Get smart with money books

WASHINGTON Wed Dec 23, 2009 1:35pm EST

WASHINGTON (Reuters) - There are some really good personal finance books on the shelves these days -- volumes that can help you manage your money better, earn more on your investments, or plan a good retirement. But those books are surrounded by dozens of others that are less good -- so choosing the right one becomes the key to success.

A good money book is a great gift for yourself, especially if you've received any book-store gift cards during the holiday season. If not, try your local library.

Here's an admittedly idiosyncratic roundup of some of the best of the current crop:

"Making the Most of Your Money" by Jane Bryant Quinn (Simon & Schuster, $35). At 1,242 pages, this hardcover isn't just a financial book, it's a fitness book, too. Do 10 reps lifting it over your head and you'll build muscle. Read 10 pages, at random, anywhere in the book, and you'll learn something smart about how to handle your finances. Quinn is, of course, the queen of personal finance writing and this newly updated classic covers everything from credit scores to interest rates to tuition to bond mutual funds. The advice is wise and consumerist, and you can use it like the encyclopedia that it is.

"10,000 Ways to Live Large on a Small Budget" by the writers of Wise Bread (Skyhorse Publishing, $14.95), is a nice hands-on book for how to save money on everyday life. Wise Bread (www.wisebread.com) is a frugal living website and this books includes lots of specific resources and tips on items like inexpensive romantic dates, cheap dinners, free health care and travel deals. It's a little less specific and more generic in its sections on investing. Alas, the publisher may have gone too far down the bargain route itself by having the book printed cheaply in China. Though attractively laid out, the volume has a stiff spine and is difficult to hold open.

"Stop Getting Ripped Off" by Bob Sullivan (Ballentine books, $15). Sullivan blogs the "Red Tape Chronicles" for MSNB (redtape.msnbc.com/) and he's a wonderful pro-consumer storyteller. This book tackles banks, insurance companies, cell phone services and more. Learn the questions to ask and the deals to cut so you can stop being a patsy.

"Your Money Ratios" By Charles Farrell (Avery, $26). Why not manage your family finances as you would a business? Farrell is a money manager who makes a convincing argument for that approach. He uses ratios more common in the business world, such as the debt-to-equity ratio and the capital to income ratio so that readers can figure out how they are really doing. The book is direct and numbers-focused, and offers answers to questions like "How much should I be saving?" and "How much insurance do I need?"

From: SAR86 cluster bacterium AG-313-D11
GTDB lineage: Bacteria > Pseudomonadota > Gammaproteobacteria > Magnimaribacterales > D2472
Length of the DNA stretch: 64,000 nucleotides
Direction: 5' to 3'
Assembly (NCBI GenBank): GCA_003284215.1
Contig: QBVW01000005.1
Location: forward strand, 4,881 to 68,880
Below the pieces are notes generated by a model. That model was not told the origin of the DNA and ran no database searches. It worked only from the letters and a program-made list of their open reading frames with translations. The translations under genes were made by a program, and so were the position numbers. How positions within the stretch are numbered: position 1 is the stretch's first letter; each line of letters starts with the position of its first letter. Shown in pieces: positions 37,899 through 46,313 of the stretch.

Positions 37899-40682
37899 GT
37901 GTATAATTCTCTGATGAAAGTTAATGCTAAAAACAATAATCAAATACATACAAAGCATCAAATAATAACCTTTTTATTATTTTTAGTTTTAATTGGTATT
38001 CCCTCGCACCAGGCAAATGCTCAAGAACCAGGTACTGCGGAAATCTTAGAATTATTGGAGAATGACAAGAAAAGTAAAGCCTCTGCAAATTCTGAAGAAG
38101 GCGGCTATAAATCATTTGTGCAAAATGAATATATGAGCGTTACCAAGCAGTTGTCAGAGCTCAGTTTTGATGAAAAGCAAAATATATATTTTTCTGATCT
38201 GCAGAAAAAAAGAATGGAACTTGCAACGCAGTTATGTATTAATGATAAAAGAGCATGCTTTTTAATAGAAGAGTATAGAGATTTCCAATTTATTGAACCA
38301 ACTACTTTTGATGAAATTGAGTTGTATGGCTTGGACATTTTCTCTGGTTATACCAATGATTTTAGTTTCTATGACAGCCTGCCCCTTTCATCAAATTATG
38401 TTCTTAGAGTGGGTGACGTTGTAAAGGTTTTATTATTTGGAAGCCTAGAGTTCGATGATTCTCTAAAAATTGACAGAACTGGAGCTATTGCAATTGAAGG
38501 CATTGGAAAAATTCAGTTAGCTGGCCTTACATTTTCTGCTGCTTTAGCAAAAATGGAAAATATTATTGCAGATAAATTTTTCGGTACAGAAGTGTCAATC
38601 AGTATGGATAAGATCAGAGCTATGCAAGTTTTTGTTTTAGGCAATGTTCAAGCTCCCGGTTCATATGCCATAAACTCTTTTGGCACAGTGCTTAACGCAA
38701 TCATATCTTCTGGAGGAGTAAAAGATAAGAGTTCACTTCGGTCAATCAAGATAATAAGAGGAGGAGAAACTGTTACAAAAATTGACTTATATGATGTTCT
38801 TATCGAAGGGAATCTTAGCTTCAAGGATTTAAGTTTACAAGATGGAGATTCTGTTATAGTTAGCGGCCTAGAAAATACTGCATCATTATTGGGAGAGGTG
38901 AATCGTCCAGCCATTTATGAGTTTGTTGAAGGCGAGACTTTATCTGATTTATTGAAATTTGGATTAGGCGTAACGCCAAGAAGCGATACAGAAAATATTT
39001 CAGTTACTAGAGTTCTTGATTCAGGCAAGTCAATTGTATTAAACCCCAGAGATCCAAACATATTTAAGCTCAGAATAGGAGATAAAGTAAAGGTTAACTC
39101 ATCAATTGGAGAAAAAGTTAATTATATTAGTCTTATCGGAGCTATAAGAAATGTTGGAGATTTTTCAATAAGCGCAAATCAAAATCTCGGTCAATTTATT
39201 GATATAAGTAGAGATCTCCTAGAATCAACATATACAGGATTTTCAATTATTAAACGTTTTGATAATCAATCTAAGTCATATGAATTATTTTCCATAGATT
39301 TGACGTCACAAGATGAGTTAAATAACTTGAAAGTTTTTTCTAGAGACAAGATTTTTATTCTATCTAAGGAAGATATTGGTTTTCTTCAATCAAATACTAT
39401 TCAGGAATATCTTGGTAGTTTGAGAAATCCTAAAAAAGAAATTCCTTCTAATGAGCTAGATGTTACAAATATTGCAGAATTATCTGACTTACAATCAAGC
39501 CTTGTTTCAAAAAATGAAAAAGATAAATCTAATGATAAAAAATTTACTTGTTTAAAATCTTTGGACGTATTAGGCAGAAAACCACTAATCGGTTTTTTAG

"Financial First Aid Kit 2009" by Nolo Press (Nolo, $24.79) is a collection of books and tools on DVDs. But it includes several of Nolo's best-selling volumes including "Credit Repair" and "The Busy Family's Guide to Money." Nolo (www.nolo.com) is a leader in self-help legal books, for good reason. Its books and tools are clearly written by attorneys who are comfortable with simple English, so you can follow directions through a home purchase or divorce, setting up a business, or any number of other financial and legal situations. Most include worksheets or fill-in-the-blanks legal forms, too. Browse the site for the book which best fits your needs.

"I Will Teach You To Be Rich" by Ramit Sethi (Workman Publishing, $13.95). Sethi started as a 20-something blogger (www.iwillteachyoutoberich.com/) and this book collects the best of his youth-oriented simple and smart advice. How to start and automate investing, save money on the big things like cars and weddings, beat the credit card companies at their own game. Little, boxy tips and charts make it easy to read, understand and use.

"The Smartest Retirement Book You'll Ever Read" by Daniel R. Solin (Perigree, $21.95). Okay, maybe the title oversells this book a little bit. But it's a decent introduction to the many issues retirees and near-retirees will have to face. Every chapter is only about two pages long and concludes with a bottom-line bit of advice. It covers how to plan pension distributions and withdrawals, where to get investment advice, how to manage reverse mortgages, annuities, long-term care, estate planning and more. After reading this, you might have to do more research to glean details on the individual topics covered, but this is a smart way to get started.

(Editing by Gunna Dickson)